Thomas Becket was the Archbishop of Canterbury who had a troubled relationship with King Henry II of England which ultimately led to him being murdered by knights of the emperor. Here are 10 interesting facts about the life and death of Saint Thomas Becket.
#1 He was born on the feast day of Saint Thomas the Apostle
Thomas Becket was born in Cheapside, London in 1118 or 1120. He was born on December 21, which was the feast day of St Thomas, the Apostle. Thomas was the son of a prosperous merchant Gilbert Becket and his wife Matilda. He was educated first at Merton priory, then in a City of London school, and finally at Paris. When he was 24, his father secured a position for Thomas in the household of Theobald of Bec, the Archbishop of Canterbury.
#2 Becket served as Chancellor to King Henry II
In 1154, Theobald appointed Thomas Becket as Archdeacon of Canterbury, a senior clergy position. The post of Lord Chancellor was vacant and Theobald recommended Becket to King Henry II. In January 1155, Thomas Becket was made Chancellor, the most important position in England after the king. He proved to be an able aide to Henry and helped in gathering power for the monarchy even when it was against the interests of the church.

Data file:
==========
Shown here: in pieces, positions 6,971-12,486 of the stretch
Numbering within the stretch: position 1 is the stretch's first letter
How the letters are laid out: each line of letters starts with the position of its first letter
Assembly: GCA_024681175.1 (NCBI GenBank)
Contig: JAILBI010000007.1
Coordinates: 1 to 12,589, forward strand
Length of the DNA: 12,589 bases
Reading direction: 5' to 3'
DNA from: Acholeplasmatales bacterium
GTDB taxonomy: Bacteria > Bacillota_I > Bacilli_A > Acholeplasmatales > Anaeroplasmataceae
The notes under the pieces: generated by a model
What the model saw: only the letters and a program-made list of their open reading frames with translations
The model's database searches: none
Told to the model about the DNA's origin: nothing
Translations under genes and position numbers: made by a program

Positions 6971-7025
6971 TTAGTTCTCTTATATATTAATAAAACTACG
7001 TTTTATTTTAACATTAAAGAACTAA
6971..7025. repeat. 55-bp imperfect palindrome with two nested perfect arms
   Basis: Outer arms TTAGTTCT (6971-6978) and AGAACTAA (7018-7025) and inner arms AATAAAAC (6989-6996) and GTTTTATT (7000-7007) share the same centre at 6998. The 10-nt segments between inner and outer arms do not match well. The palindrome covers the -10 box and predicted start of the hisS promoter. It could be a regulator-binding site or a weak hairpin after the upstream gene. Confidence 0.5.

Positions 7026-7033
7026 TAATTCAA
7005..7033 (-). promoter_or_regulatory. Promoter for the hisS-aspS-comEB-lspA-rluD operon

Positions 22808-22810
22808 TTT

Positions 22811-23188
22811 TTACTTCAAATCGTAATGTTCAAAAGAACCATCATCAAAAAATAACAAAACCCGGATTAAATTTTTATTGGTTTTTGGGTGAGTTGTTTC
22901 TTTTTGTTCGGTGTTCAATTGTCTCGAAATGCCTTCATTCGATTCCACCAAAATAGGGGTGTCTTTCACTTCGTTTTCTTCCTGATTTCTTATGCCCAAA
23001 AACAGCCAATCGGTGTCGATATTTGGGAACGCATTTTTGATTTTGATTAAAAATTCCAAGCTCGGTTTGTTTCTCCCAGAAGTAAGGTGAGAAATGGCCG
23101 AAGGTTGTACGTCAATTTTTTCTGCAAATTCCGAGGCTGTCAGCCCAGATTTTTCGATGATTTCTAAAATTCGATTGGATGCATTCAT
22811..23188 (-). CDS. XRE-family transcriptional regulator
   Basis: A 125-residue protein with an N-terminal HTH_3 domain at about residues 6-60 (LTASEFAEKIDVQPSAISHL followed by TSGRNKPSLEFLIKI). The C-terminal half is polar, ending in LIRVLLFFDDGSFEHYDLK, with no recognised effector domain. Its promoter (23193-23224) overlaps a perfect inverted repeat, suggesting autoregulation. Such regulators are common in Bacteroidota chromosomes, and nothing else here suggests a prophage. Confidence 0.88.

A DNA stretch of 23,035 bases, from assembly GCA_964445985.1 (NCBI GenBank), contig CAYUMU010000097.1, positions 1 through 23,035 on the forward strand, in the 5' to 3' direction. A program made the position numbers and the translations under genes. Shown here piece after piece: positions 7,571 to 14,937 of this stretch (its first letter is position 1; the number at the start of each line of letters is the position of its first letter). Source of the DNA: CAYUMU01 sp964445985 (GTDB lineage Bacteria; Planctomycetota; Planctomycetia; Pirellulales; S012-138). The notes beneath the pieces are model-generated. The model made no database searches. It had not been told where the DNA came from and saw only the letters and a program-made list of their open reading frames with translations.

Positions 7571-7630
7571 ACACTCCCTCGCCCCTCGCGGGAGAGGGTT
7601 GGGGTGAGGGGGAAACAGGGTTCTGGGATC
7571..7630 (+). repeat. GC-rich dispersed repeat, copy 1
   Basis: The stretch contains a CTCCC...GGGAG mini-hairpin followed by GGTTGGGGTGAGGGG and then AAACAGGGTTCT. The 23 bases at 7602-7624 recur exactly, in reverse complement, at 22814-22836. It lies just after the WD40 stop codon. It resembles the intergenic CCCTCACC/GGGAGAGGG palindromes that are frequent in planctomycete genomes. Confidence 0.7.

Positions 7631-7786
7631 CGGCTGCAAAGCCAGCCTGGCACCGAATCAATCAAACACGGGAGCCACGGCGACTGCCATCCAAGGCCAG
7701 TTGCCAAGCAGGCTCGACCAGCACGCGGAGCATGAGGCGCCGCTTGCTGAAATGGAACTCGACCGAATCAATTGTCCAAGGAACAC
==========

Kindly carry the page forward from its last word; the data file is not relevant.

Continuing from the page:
#3 He became a close friend of King Henry II when he was his chancellor
Thomas Becket was a trusted and close friend of King Henry II. Among other things they hunted and socialized together. Such was the trust Becket had gained that when Henry went to sort out problems in France he left Becket in charge of England. It was a custom for noble children to be fostered in other noble houses and Henry chose Becket’s household for his son Henry to live in.
#4 Thomas Becket became Archbishop of Canterbury in 1162
Theobald of Bec died in 1161 leaving vacant the post of Archbishop of Canterbury, the most important position in the church in Medieval England. Henry sensed this as an opportunity to assert royal supremacy over the English Church by appointing Becket as the next archbishop. Becket didn’t want this and he even warned Henry that their friendship would be ruined. However Henry persisted and Becket was appointed Archbishop of Canterbury in 1162.